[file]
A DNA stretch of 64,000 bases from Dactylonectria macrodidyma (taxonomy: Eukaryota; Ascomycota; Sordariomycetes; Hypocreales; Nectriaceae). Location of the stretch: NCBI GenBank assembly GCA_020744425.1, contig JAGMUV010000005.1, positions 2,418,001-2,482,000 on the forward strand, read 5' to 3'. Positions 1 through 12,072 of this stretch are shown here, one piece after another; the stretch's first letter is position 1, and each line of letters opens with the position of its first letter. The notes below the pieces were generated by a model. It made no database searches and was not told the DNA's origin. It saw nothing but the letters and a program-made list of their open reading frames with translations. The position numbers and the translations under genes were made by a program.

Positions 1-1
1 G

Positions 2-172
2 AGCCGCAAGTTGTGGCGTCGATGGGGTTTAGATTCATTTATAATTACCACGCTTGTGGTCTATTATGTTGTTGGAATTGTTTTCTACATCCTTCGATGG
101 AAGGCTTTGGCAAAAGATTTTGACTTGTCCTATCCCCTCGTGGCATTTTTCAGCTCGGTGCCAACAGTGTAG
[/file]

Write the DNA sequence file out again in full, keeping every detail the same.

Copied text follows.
A DNA stretch of 64,000 bases from Dactylonectria macrodidyma (taxonomy: Eukaryota; Ascomycota; Sordariomycetes; Hypocreales; Nectriaceae). Location of the stretch: NCBI GenBank assembly GCA_020744425.1, contig JAGMUV010000005.1, positions 2,418,001-2,482,000 on the forward strand, read 5' to 3'. Positions 1 through 12,072 of this stretch are shown here, one piece after another; the stretch's first letter is position 1, and each line of letters opens with the position of its first letter. The notes below the pieces were generated by a model. It made no database searches and was not told the DNA's origin. It saw nothing but the letters and a program-made list of their open reading frames with translations. The position numbers and the translations under genes were made by a program.

Positions 1-1
1 G

Positions 2-172
2 AGCCGCAAGTTGTGGCGTCGATGGGGTTTAGATTCATTTATAATTACCACGCTTGTGGTCTATTATGTTGTTGGAATTGTTTTCTACATCCTTCGATGG
101 AAGGCTTTGGCAAAAGATTTTGACTTGTCCTATCCCCTCGTGGCATTTTTCAGCTCGGTGCCAACAGTGTAG